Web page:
Linux, Apache, PHP, Blender, Wikipedia and MySQL simply wouldn’t exist without open and permissive licenses, and we are all richer for [Stallman]’s insight that software should be free. Hardware, on the other hand, isn’t. Perhaps it was just a function of the time [Stallman] fomented his views, but until very recently open hardware has been a kludge of different licenses for different aspects of the design. Even in the most open devices, firmware uses GPLv3, hardware documentation uses the CERN license, and Creative Commons is sprinkled about various assets.

If [Stallman] made one mistake, it was his inability to anticipate everything would happen in hardware eventually. The first battle on this front was the Tivoization of hardware a decade ago, leading to the creation of GPLv3. Still, this license does not cover hardware, leading to an interesting thought experiment: what would it take to build a completely open source computer? Is it even possible?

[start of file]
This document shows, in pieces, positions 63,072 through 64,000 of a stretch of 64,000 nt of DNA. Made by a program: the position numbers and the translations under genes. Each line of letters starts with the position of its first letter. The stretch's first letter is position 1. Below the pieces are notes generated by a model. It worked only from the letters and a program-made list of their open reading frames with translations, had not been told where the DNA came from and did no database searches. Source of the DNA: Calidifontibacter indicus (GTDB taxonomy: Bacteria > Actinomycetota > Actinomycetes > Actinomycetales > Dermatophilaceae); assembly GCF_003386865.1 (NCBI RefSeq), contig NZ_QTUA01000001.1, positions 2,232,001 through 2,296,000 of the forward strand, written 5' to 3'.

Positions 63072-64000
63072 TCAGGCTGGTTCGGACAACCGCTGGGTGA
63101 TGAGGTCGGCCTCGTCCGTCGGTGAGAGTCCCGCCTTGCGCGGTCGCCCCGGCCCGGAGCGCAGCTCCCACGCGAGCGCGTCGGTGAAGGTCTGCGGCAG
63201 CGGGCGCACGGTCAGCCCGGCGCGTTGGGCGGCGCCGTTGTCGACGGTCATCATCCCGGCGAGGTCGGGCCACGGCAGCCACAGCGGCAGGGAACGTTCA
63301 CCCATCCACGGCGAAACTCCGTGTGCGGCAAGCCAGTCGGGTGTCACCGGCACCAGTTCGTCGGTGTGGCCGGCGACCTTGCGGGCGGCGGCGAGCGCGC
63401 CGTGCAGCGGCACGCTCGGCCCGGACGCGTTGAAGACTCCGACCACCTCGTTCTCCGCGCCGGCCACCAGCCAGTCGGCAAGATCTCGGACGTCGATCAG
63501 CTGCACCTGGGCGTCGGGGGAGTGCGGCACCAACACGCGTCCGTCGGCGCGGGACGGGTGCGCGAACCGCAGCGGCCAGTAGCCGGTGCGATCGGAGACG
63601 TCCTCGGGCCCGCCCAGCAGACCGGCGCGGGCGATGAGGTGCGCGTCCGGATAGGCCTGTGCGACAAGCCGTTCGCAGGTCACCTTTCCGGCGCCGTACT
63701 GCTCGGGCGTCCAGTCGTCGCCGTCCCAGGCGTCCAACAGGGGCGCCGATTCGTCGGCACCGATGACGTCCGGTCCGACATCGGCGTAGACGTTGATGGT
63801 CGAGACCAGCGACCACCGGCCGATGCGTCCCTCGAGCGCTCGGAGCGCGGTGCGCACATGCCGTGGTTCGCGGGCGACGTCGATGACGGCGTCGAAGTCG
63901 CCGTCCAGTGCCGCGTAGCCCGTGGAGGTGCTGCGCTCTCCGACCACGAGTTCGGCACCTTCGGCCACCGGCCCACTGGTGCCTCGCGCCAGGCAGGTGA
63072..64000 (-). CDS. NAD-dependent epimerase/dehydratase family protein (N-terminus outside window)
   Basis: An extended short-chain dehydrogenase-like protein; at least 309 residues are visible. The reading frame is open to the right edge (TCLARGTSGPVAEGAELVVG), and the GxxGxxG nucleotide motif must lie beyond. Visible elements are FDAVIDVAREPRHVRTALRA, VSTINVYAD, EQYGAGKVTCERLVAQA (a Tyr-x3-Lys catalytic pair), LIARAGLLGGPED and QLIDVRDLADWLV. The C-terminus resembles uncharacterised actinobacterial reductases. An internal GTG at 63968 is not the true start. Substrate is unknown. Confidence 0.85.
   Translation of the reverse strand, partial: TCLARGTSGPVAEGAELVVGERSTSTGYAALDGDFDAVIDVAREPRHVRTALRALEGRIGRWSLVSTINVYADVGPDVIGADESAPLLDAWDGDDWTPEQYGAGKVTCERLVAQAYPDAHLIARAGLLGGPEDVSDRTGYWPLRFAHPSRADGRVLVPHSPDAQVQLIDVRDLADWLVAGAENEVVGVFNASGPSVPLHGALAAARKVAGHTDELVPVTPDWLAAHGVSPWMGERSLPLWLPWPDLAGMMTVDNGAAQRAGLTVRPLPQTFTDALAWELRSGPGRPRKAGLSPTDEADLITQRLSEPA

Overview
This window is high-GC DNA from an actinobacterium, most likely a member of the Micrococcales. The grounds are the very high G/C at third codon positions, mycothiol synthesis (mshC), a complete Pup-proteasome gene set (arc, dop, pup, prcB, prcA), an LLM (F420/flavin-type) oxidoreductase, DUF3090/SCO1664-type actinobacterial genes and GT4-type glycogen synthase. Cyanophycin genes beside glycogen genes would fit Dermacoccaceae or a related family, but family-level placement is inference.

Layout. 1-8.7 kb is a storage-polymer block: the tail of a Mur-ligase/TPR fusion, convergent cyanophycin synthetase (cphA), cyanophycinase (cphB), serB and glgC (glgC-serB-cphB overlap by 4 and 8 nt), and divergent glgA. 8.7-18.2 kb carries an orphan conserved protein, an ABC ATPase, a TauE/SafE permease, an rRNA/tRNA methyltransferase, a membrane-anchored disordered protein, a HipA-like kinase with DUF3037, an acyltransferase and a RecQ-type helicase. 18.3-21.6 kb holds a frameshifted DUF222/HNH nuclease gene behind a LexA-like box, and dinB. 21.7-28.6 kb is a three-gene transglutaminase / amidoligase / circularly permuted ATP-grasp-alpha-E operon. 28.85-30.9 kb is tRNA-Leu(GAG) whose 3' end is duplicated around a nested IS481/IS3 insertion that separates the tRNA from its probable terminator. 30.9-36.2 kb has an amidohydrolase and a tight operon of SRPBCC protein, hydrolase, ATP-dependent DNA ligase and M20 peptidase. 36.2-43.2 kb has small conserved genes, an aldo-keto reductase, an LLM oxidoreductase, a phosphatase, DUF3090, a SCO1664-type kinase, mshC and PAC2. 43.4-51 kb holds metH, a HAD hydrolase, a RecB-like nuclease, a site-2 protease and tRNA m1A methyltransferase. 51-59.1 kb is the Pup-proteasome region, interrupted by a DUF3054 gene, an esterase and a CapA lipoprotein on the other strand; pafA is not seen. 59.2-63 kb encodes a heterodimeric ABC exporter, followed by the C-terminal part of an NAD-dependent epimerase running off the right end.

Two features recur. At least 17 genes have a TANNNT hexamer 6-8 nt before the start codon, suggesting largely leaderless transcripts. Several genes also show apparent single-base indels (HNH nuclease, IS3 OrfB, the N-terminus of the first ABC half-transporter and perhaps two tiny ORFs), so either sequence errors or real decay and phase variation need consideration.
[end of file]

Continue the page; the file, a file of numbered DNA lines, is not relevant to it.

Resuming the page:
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25 Years of Hardware Manufacturing in Plovdiv

Plovdiv, Bulgaria has a long history of design and innovation going back at least 6000 years to cultures like the Thracians, Celts, and Romans. In the last decade it is also an important center for open hardware innovation — reviving the lost glory of the computer hardware industry from the former “Soviet bloc countries”. One of the companies in the region that has thrived is a 5000 square-meter microelectronics factory which you may have heard of before: Olimex.

Olimex has over 25 years of experience in designing, prototyping, and manufacturing printed circuit boards, components, and complete electronic products. Over the last decade it has evolved into a shining example of an open hardware company. We recently had the chance to visited Olimex and to meet its CEO, Tsvetan Usunov.